With the 2009/10 season over, Nobes looks back over the past nine months of surprise winners and upsets.
So there we have it. Another season over - one that has gone some way to restoring the belief that, no matter how big or how much money you have, they needn't be a barrier to success.
Inevitably, the greatest interest surrounding the Championship before a ball had even been kicked was around Newcastle United.
After the talk of how they were adapt to life outside the Premier League though, Chris Hughton's side almost walked their way to promotion.
Unbeaten at St James' Park throughout the season, they always seemed to possess the experience, strength and, ultimately, quality to see off most of their opponents.
West Brom similarly bounced back at the first attempt. Barring a challenge from a rejuvinated Nottingham Forest, the Baggies always looked comfortable in the automatic positions.
The greatest test for Roberto Di Matteo's side is whether they can break the club's yo-yoing between the top two tiers and remain in the Premier League.
It would be fair to say that both teams enjoyed a financial advantage over their rivals - benefiting greatly from parachute payments.
It will be interesting to see the impact the expansion to this controversial system has on the division in future years.
If the top two were all too predictable, then the success of Blackpool in the play-offs provided the perfect antidote to those concerned that money holds too much sway in the modern game.
Manager Ian Holloway spent a year out of the game after leaving Leicester and has reinvented his approach - adopting a positive and attractive style of play.
The Seasiders were worthy winners of a thrilling Wembley final against financially troubled Cardiff. Their success should serve as an inspiration to all smaller clubs in the second tier.
Holloway's change of heart on how the game should be played will, hopefully, lead to others believing that, in an increasingly negative game, positivity can still lead to achievement.
Coming down from the Premier League are the financially troubled pair of Hull and Portsmouth and, after one year amongst the big boys, Burnley return to life in the Championship.
With none of the three looking particularly strong, it could lead to an even more open division next term. It will be a Championship without Peterborough, Plymouth, and Sheffield Wednesday though.
Posh, after successive promotions, suffered a season of turmoil off the pitch and struggled to make the step up. After narrowly surviving the previous season, there was no escape this time for Plymouth either.
Sheffield Wednesday were surprise strugglers but ultimately took the plunge after a nerve shredding final day decider against a Crystal Palace side in administration.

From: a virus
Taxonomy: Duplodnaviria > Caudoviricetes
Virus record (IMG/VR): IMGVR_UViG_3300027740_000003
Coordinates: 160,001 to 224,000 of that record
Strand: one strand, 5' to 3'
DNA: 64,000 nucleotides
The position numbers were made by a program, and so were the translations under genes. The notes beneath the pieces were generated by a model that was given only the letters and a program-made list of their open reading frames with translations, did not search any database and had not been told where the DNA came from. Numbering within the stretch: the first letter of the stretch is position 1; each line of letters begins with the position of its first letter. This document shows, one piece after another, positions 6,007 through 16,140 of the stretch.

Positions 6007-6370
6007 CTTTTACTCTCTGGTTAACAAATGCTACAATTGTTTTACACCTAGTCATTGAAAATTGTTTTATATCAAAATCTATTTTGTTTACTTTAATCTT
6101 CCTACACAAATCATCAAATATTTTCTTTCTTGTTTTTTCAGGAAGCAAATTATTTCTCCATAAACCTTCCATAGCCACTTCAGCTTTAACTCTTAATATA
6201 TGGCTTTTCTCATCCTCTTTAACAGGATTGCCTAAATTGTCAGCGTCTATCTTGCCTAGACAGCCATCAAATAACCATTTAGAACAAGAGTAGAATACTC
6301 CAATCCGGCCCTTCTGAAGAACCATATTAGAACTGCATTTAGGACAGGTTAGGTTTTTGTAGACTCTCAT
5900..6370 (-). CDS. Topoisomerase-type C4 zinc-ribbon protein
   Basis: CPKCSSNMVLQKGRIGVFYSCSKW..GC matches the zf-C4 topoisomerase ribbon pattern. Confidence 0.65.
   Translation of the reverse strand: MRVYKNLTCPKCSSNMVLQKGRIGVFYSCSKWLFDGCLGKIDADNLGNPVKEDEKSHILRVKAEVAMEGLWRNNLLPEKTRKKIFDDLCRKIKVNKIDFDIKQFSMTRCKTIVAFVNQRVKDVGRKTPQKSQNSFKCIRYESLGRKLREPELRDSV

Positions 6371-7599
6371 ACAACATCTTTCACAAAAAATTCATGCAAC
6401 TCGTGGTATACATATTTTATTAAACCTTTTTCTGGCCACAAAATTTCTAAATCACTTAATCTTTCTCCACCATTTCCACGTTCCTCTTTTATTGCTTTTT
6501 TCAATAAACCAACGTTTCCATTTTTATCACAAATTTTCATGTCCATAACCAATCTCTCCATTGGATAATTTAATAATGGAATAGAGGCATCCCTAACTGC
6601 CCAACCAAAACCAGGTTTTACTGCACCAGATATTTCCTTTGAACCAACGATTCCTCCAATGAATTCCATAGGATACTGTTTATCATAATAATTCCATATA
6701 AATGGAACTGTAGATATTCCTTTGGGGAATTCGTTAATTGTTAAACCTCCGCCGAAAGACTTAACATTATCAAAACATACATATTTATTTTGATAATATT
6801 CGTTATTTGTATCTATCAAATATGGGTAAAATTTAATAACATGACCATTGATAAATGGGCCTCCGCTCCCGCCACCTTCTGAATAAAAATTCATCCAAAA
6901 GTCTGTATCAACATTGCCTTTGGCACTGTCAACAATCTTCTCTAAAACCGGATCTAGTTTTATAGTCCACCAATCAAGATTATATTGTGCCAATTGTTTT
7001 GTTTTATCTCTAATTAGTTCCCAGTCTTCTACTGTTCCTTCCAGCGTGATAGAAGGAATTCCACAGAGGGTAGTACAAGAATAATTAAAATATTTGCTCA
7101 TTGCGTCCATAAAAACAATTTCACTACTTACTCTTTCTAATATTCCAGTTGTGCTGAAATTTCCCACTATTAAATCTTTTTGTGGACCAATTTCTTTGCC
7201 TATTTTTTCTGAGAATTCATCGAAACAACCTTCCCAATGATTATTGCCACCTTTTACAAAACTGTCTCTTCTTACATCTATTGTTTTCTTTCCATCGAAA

Replacing them in the second tier are the former Premier League duo of Norwich and Leeds. It was a season to remember for the Canaries who, after suffering a humiliating 7-1 defeat on the opening day, ended up running away with the title.
Manager Paul Lambert confirmed his status as one of the rising starts in the game and expectations will be high at Carrow Road next season.
Their title success was partly aided by a stunning collapse of form by Leeds in the second half of the campaign. After looking destined for top spot, the Yorkshire side almost blew promotion altogether.
However, they sealed their escape from the third tier at the third attempt on a dramatic final day.
That forced closest challengers Millwall into the play-offs where, after losing the final to Scunthorpe 12 months earlier, the Lions made amends beating Swindon at Wembley to seal promotion.
At the bottom, it was a season of struggle for three of the promoted clubs. At the end, Wycombe dragged Gillingham back down to League Two with them on an eventful final day that confirmed Exeter's survival.
Also relegated were the financially-stricken pair of Stockport and Southend who found their off field problems too difficult to overcome as their fell into the basement division.
In pre-season, the League Two club on everyone's lips were Notts County. To simply say the big-spending Magpies finished the season as Champions would be to omit the drama of a campaign where they changed managers twice.
Out went their Premier League dream and Sven-Goran Eriksson with a cold dose of a reality as a club who had overspent battled to stay in business. Their progress next season will once again be fascinating to watch .
However, their promotion was overshadowed by the exploits of Bournemouth and Rochdale. The former battled against the odds to overcome a transfer embargo and seal a place in next term's League One.
For Dale, their long wait for promotion - 41 years in total - finally came to an end. For the first time since 1974, Spotland will host league games outside the basement division.
In the play-offs, minnows Dagenham & Redbridge showed that team spirit and an uncompromising style of play still works as they edged out Rotherham 3-2 in a thrilling final.
Heading in the opposite direction are Darlington and Grimsby. Darlo's summer woes off the field impacted upon their results as they battled in vain against a demotion which looked inevitable.
Grimsby endured a miserable campaign where they went, at one point, 25 games without winning. A stirring fight at the end wasn't enough as they bowed out with ugly scenes from their supporters on the final day at Burton.
Replacing them are Stevenage. After missing out because of the condition of their ground in 1996, they overcame favourites Oxford and Luton to win the Conference and finally get their chance in the 92.
The Hatters and Oxen both went into the end of season play-offs, with the latter sealing their return to the Football League after four years out with a 3-1 win over York at Wembley.
They will take their place alongside 71 others from August as the new Football League season kicks off. After the past nine months - expect the unexpected.